The Feet of The Messenger

Before I go any farther, I want to make a disclaimer. Pastors aren’t perfect. Not every pastor works hard. Yes, there are some who work upwards of 70 hours a week, but others are just lazy. Pastors are flawed, have weaknesses, get frustrated, and basically are…human. There are good pastors and awful pastors. I have worked with both. Some may argue I have been both. If you are currently attending a church, even virtually, read on.

October is “Pastor Appreciation Month,” when Hallmark tells you to show your pastor a little love. I promise you that churches who make a thing of this are well-loved by their pastors. As with any institution, most pastors receive a ton more complaints than compliments, so a gesture of gratitude any time of the year really goes a long way.

In Paul’s letter to the church in Thessalonica, he lays out the kind of effort that pastors go through when they are called to shepherd a church. He talks about hard work, hardships, and struggling to make a living so that he could do the anointed work of preaching and teaching the Good News to the people.

1 Thessalonians 1 (Contemporary English Version)

My dear friends, you surely haven’t forgotten our hard work and hardships. You remember how night and day we struggled to make a living, so that we could tell you God’s message without being a burden to anyone. 

In my denomination, we call those folks “bi-vocational pastors.” Many work nine-to-five jobs and then conduct worship on Sundays. Somehow they fit in visiting the sick, attending to the administration of the church, offering counseling, performing weddings and funerals, doing a minimum of ten hours sermon prep, and a host of other things. God bless the bi-vocational servants who bring the good news!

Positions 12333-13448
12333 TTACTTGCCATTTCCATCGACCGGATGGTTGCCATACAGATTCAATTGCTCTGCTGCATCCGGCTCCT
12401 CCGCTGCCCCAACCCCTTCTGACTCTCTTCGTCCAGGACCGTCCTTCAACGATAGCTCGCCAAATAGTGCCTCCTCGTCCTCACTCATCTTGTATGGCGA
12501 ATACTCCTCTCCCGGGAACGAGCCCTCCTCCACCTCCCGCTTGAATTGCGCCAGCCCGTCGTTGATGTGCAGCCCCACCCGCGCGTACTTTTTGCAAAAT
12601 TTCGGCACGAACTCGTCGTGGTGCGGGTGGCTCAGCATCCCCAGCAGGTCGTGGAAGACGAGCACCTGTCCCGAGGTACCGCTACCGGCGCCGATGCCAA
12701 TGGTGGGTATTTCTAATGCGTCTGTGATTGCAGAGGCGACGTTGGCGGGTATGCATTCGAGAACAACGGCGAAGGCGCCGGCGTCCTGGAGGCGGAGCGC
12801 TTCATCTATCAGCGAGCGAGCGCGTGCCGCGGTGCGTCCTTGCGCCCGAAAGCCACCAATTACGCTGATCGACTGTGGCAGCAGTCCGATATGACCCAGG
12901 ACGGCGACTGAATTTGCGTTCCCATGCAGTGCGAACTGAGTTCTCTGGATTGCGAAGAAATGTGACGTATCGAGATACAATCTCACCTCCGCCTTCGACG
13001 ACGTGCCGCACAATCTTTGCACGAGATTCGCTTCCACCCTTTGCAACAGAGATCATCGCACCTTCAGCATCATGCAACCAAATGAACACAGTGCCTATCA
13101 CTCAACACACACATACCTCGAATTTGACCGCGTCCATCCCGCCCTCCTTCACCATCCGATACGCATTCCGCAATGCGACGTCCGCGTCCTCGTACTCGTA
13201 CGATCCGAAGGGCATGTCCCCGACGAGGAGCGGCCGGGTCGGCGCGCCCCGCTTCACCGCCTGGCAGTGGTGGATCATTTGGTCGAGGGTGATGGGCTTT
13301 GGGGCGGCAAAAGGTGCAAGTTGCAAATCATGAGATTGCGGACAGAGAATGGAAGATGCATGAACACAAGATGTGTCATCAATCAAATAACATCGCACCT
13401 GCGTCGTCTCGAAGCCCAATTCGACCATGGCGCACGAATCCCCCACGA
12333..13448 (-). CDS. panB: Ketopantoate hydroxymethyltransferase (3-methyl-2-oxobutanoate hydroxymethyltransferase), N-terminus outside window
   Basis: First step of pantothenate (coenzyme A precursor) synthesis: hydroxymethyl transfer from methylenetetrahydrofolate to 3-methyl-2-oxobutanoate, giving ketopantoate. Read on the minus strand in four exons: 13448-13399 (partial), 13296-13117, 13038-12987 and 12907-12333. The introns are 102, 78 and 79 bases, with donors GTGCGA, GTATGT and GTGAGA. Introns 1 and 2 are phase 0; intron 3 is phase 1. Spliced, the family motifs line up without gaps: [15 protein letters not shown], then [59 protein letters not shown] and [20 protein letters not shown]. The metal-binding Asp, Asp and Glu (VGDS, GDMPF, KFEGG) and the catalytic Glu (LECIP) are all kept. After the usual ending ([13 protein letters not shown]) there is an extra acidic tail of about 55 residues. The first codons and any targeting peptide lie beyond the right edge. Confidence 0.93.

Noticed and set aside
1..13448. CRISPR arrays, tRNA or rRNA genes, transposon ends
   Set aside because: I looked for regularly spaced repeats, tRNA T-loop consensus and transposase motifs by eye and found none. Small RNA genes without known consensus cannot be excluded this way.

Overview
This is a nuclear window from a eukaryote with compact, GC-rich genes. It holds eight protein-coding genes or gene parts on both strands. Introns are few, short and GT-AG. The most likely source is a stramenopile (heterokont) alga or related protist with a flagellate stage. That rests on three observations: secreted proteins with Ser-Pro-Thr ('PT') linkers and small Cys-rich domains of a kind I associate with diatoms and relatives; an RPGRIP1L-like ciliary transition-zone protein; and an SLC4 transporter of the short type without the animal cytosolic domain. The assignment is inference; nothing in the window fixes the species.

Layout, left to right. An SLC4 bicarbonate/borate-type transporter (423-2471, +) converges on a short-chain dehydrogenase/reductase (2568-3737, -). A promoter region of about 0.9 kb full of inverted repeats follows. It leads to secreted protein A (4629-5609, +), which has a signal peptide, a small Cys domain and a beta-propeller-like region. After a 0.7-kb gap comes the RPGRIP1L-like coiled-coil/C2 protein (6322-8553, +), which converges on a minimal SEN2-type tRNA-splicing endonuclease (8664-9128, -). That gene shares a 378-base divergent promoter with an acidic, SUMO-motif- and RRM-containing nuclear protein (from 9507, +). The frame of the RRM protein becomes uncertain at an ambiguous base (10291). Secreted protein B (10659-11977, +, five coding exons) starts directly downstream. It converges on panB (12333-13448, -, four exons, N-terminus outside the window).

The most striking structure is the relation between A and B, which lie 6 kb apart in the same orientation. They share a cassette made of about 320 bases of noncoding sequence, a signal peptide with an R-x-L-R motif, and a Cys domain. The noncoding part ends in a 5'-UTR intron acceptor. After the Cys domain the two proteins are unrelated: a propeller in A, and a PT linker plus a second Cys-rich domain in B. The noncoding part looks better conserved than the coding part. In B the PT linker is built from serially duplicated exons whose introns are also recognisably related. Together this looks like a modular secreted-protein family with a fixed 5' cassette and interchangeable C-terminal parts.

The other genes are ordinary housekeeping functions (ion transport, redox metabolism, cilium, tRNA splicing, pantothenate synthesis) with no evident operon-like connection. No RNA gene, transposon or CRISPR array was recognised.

And God bless the full and part-time pastors who juggle church, family, study time, home, social obligations, and community responsibilities as though they are riding unicycles on a high wire, each with a crazed monkey on their head. Pastoring is not easy. Just one small thing can disrupt the delicate, impossible balance and send everything spilling into the ring occupied by the marching elephants.

10 Both you and God are witnesses that we were pure and honest and innocent in our dealings with you followers of the Lord. 11 You also know we did everything for you that parents would do for their own children. 12 We begged, encouraged, and urged each of you to live in a way that would honor God. He is the one who chose you to share in his own kingdom and glory.

A good pastor does exactly this. They focus their life’s work in honest labor to encourage their parishioners to live in a way that honors God. Paul is right. Good pastors love their churches like parents love their own children.

13 We always thank God that you believed the message we preached. It came from him, and it isn’t something made up by humans. You accepted it as God’s message, and now he is working in you.

There is nothing more important to a pastor than to know that they have brought someone to Christ. Nothing beats it. When you walk out of a service and tell your preacher that you have heard God’s message, that is the best kind of appreciation you can offer. And when a pastor sees their congregation serving with a sense of purpose, calling, understanding, and humbleness, it is a game-changer. That is a church we never want to leave.

If you are part of a faith community that is being well-shepherded by a loving pastor, thank God. It is so much harder than it looks, especially now. The pandemic has knocked every pastor I know for a LOOP.